Jones Soda founder Peter van Stolk will step down as the offbeat soda company's chairman and chief executive Dec. 31 to make way for a more...
Jones Soda founder Peter van Stolk will step down as the offbeat soda company’s chairman and chief executive Dec. 31 to make way for a more experienced management team, the company announced Tuesday evening.
The move comes four months after Jones Soda announced a 98 percent drop in its second-quarter profit and while its stock is trading near a 52-week low.
Van Stolk, 44, said in a telephone interview that he’s not stepping down for those reasons.
“I didn’t want to be one of these guys who hang on too long,” van Stolk said. “As the company grows, different skills and requirements are needed to move the thing forward, and they aren’t necessarily entrepreneurial skills.”
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Employees were throwing a party for him Tuesday evening at the company’s headquarters in Seattle’s South Lake Union neighborhood, and he said his departure comes as no surprise to them. “I’ve been saying that throughout the year if anybody asked me,” he said.
Van Stolk will remain on the board of the beverage company he founded in Alberta, Canada, in 1987, and helped make famous with such flavors as strawberry manilow, and turkey and gravy. Board members ScottBedbury and Steve Jones will become interim chairman and CEO, respectively, while the company searches for a new CEO.
Bedbury is chief executive of Brandstream, an independent brand-development consulting firm. He was a marketing executive with Nike and Starbucks.
Jones has been chief marketing officer at Coca-Cola and CEO of Minute Maid.
“Steve has been a tremendous asset to our board and brings a wealth of operating, marketing and brand management to the CEO position at a key period for the company,” Bedbury said in a statement issued Tuesday. “Moving from a niche player to a mainstream brand is a challenging time for any company.”
Jones’ stock fell 34 cents to $5.94 a share on Tuesday, then dropped another 7 cents to $5.87 in after-hours trading.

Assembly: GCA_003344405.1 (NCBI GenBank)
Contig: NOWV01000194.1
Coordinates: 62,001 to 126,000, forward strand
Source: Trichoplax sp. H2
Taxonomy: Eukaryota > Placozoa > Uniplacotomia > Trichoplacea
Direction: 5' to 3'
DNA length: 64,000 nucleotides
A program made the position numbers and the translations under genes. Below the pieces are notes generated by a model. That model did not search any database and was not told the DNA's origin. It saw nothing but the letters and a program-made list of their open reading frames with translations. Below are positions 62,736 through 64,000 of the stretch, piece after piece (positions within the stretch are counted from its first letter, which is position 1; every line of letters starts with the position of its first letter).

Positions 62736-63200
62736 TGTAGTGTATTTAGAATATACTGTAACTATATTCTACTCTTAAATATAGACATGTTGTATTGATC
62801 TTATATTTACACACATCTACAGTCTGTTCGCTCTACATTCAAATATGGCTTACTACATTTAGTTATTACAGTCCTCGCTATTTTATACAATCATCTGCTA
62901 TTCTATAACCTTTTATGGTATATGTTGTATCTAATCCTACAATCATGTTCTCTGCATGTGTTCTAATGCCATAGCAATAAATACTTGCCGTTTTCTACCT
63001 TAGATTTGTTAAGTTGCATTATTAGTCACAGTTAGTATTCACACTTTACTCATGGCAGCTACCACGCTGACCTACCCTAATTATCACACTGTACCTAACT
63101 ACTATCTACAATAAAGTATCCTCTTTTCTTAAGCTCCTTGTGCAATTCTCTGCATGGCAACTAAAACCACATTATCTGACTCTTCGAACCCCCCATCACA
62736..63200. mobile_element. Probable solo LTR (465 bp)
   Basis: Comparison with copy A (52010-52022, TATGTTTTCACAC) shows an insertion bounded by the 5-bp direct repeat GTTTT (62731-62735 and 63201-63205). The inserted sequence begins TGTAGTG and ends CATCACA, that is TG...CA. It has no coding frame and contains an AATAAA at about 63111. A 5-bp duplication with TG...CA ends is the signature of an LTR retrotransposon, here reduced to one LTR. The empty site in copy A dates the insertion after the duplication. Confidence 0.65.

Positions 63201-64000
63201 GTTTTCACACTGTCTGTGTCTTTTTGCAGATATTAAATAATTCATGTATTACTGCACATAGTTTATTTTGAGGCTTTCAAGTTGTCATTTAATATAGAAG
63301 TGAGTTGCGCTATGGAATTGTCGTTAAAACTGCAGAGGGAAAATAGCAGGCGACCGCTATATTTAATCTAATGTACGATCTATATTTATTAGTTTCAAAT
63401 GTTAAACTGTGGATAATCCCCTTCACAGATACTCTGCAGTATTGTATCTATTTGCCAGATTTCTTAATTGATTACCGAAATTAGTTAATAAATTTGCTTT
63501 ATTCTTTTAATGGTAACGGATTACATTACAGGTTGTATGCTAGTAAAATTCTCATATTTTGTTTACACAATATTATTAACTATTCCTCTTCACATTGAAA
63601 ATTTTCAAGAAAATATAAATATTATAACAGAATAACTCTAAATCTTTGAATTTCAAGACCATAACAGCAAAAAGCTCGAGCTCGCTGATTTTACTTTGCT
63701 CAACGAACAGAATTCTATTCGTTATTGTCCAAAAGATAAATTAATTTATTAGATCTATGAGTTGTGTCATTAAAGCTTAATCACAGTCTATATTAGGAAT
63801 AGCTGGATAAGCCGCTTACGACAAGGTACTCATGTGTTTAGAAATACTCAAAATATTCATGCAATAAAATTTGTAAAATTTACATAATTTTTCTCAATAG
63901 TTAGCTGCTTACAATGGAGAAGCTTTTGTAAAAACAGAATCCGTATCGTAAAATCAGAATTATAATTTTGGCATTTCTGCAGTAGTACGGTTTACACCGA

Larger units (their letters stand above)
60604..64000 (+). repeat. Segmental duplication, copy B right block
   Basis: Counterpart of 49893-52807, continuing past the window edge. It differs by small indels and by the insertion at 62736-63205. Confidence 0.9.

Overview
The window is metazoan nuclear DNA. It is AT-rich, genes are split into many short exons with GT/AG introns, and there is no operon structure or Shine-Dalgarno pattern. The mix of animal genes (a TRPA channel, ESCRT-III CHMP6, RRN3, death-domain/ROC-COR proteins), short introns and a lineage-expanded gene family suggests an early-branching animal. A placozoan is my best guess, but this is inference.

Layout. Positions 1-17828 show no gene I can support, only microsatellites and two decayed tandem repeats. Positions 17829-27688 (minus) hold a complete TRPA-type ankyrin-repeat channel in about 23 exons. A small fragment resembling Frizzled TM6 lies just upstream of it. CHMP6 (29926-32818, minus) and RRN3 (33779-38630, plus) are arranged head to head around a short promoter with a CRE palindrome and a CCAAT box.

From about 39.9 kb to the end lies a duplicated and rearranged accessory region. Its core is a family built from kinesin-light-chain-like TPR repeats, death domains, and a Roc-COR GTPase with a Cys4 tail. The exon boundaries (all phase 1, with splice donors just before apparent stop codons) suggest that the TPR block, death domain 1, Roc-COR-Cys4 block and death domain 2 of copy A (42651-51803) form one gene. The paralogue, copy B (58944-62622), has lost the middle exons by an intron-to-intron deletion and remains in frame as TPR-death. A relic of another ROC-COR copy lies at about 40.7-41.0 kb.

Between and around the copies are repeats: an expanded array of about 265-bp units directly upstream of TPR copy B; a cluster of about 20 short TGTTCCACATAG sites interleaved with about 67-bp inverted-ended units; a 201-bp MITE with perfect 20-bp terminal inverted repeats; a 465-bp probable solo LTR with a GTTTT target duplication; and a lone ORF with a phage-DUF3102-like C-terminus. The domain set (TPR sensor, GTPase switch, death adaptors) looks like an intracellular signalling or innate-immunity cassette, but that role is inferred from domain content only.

During the past year, shares have traded between $5.86 and $32.60.
In August, Jones blamed delays in getting its canned products onto retailers’ shelves for a devastating 98 percent drop in second-quarter profit to $40,726, down from $2.3 million a year earlier.
The company later became the target of shareholder lawsuits accusing it of failing to deliver on “bullish statements” about sales and distribution, allegations the company has denied.
Van Stolk said he would be leaving even if Jones weren’t facing those problems.
“If the stock price was high, as it was before, I’d do it. It’s the right thing to do for shareholders,” he said.
He also said he doesn’t believe he’s made mistakes at the company, although he believes it will benefit from a more seasoned management team.
“I’ve done the right thing from [switching to] pure cane sugar to preparing the company for future growth,” van Stolk said.
He is excited about participating in Jones’ future as a director and about his plans to do charity work for groups such as Vitamin Angels, a California nonprofit that provides nutrition to families in need.
Van Stolk admitted feeling sad but said he’s doing the right thing for the company.
“I’ve only worked for one company, so as you can probably hear by my voice, I’ve never resigned from anything, so I feel old,” he said. “But you can’t hang on too long. That’s the one thing I was concerned about.”
Melissa Allison: 206-464-3312 or email@example.com